Susan Neiman’s book, Moral Clarity, continues to impress. It’s wide ranging, but she points to other books for further, more in-depth study. A writer I had not heard of previously sounds like a great place to go for a comprehensive study of the Enlightenment, Jonathan Israel. Huge books for a huge topic. His Radical Enlightenment (2001) and Enlightenment Contested (2006) are 2/3rds of a planned trilogy on the subject.
The strikes back part. Strikes back because the Enlightenment has been under attack for nearly two centuries. It was always attacked from the right, especially on religious grounds, but now from the left as well. It’s a veritable cottage industry to sift through the works of its key philosophers to find precursors for the horrors of the 20th century, from communism to fascism, from the gulag to right wing totalitarian rule. One interesting aspect of critiques. They tend to have a momentum of their own, and rarely stop to note new evidence to the contrary. Neiman and Israel, among others, are presenting that new evidence. Boiled down, the philosophers of the Enlightenment were far more complex than their caricatures would suggest, their thought more diverse, their goals not truly arrogant.
The Enlightenment itself was a critique of superstition, authority, moldy traditions and the acceptance of the status quo. It was not a celebration of cold reason at the expense of the passions, as many critics (beginning with the Romantics) have asserted, but a reassessment of imbalances which had grown deep roots. Kant said “The Death of Dogma is the birth of Morality.” That might be the most concise definition for the agenda of the Enlightenment. Gotthold Ephraim Lessing also provided a model for the project in 1778, when he wrote:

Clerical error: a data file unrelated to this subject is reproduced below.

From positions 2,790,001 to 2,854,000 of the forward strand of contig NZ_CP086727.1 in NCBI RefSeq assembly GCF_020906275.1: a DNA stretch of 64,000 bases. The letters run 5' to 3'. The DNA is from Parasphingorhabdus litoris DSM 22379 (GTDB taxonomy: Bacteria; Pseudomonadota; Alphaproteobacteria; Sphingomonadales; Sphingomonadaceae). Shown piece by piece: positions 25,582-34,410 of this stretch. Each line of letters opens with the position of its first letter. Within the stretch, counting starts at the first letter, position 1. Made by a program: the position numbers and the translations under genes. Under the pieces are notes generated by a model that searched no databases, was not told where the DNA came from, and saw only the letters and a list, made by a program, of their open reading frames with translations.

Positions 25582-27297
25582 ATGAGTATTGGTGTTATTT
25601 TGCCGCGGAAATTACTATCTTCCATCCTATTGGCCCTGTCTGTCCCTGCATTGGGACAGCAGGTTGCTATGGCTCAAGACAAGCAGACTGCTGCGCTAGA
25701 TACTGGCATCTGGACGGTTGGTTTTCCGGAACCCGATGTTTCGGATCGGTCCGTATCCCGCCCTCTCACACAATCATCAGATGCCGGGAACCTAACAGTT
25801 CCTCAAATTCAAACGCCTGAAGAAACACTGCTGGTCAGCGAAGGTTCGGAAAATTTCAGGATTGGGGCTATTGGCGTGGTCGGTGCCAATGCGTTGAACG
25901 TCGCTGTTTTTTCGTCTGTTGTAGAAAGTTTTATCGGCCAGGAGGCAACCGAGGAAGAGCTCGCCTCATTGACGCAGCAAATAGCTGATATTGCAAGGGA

“If God were holding all the truth in the world in his right hand, and in his left the ever-active drive to seek the truth — coupled with the promise that I would always go astray — and told me: choose! I would humbly fall upon his left and say, ‘Father, give! Pure truth is for you alone!'”
Susan Neiman adds:
There were many reasons why Lessing preferred seeking truth to finding it, but one is clear enough: The Enlightenment held movement, not rest, to be the key to human happiness. Investigations of motion in physics and changes in political economy reinforced this general view: Its conception of the good life is never static and never passive.
Another key purpose for her book is to take us back to hope. She wants us to believe again in the possibility of societal change, without cynicism, without defeatism. And she believes that it is necessary to de-link the belief in progress with the horrors of the 20th century. Having lofty goals didn’t cause those horrors. Believing in a better world didn’t cause them. To be a radical utopian today (as George Scialabba might term it) is not to expect utopias to actually occur. It is to set the goals and work toward getting as close to them as is possible, one step at a time. Knowing that we will never get there. But also knowing that if we don’t even begin the journey, we won’t move an inch on the pathway toward the Good, the Beautiful, and the True.
Immanuel Kant said:
The universal and lasting establishment of peace constitutes not merely a part, but the whole final purpose and end of the science of right as viewed within the limits of reason.
Peace is the ground of happiness. If humans seek happiness above all else, we must start there.